Anti-Colonial Geographic Methods in Indigenous Research

In the face of recent controversies surrounding geography and its roles related to both military-industrial means and Indigenous communities, the seminar will speak about the ways in which it is important to design and implement geographic research that can better serve the needs and safety of Indigenous communities.

July 14, 2022, 11:00am Eastern Time – July 14, 2022, 1:15pm Eastern Time

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Speaker

Deondre SmilesDeondre Smiles, University of Victoria

Dr. Deondre Smiles is an Indigenous geographer whose research focuses on work done with Indigenous communities. He has published on research ethics, especially with Indigenous communities, and is strongly committed to ethical, respectful interactions with these communities.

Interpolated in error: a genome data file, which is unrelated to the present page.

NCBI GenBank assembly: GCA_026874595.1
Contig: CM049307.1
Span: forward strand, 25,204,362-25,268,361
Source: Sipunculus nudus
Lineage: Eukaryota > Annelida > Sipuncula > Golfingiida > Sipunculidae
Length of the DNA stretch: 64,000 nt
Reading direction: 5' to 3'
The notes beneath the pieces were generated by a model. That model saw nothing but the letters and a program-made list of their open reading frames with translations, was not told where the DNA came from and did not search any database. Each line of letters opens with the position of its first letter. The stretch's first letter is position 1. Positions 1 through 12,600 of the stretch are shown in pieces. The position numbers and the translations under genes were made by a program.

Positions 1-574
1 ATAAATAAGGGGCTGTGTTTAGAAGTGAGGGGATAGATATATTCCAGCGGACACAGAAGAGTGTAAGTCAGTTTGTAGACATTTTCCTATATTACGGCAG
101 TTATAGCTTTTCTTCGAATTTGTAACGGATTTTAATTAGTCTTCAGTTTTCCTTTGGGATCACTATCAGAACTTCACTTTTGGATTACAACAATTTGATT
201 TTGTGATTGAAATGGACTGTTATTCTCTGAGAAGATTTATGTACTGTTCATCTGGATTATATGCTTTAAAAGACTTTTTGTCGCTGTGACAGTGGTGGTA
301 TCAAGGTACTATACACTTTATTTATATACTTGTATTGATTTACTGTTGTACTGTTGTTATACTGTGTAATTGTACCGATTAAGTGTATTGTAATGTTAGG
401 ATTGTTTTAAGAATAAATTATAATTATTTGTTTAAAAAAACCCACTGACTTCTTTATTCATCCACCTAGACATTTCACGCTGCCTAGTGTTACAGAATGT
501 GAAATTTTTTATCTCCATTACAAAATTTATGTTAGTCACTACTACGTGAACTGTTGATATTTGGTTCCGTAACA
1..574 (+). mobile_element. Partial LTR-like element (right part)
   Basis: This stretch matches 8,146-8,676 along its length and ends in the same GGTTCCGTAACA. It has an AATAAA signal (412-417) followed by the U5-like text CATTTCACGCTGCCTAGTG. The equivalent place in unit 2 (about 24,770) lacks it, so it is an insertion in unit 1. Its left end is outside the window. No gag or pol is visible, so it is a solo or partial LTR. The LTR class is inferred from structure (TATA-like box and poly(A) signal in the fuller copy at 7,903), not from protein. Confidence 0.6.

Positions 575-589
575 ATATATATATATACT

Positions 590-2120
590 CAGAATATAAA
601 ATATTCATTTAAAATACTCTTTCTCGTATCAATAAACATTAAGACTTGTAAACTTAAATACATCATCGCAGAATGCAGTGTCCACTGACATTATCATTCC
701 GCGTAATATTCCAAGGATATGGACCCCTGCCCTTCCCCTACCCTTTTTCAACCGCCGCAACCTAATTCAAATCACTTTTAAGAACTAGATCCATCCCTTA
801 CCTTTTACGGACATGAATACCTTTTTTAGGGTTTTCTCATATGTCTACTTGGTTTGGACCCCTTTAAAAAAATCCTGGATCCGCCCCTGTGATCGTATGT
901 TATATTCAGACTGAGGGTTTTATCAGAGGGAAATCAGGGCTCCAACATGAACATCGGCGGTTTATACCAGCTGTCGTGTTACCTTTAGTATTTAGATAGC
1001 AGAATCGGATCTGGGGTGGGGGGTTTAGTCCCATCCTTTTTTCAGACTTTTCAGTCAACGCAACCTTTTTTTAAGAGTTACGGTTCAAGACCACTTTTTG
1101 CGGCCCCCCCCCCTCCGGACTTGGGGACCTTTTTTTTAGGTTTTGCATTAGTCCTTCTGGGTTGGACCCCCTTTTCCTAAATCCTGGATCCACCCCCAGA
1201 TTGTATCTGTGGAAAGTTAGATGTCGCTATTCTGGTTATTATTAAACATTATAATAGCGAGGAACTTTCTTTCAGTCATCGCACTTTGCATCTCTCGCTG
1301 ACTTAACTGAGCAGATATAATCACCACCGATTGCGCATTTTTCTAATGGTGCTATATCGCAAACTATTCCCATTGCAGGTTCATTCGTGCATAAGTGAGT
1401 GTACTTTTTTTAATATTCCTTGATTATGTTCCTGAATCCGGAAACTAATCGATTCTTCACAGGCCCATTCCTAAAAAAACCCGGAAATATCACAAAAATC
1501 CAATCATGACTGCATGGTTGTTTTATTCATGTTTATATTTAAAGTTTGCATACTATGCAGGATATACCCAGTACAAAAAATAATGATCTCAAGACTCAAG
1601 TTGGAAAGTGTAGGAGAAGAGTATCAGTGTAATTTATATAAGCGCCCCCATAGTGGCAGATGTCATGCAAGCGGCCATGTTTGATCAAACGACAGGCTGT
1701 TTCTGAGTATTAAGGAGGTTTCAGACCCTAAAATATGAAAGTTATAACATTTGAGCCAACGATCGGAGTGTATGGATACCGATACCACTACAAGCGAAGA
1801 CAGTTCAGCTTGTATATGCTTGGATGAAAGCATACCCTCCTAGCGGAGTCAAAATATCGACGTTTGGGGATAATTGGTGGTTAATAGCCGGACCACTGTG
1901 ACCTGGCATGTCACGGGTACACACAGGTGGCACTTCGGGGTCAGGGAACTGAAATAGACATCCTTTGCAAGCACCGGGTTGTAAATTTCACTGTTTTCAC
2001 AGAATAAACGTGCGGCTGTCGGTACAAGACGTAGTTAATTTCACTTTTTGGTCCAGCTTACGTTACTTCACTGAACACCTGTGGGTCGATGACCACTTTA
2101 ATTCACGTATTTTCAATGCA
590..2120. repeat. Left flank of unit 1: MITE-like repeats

Audience and capacity

This seminar is open to graduate students who are interested to learn about: (1) How to think about constructing a methodology for working with Indigenous or other marginalized communities that consider the needs and desires of the communities; (2) How to approach Institutional Review Boards (both institutional and community-based) when doing work with Indigenous/marginalized communities; (3) How to think critically about one’s positionality and subjectivity to the work being done—how does their identity and connections play into the work, and how do these things interface with communities. We can welcome up to 300 members to participate in this seminar.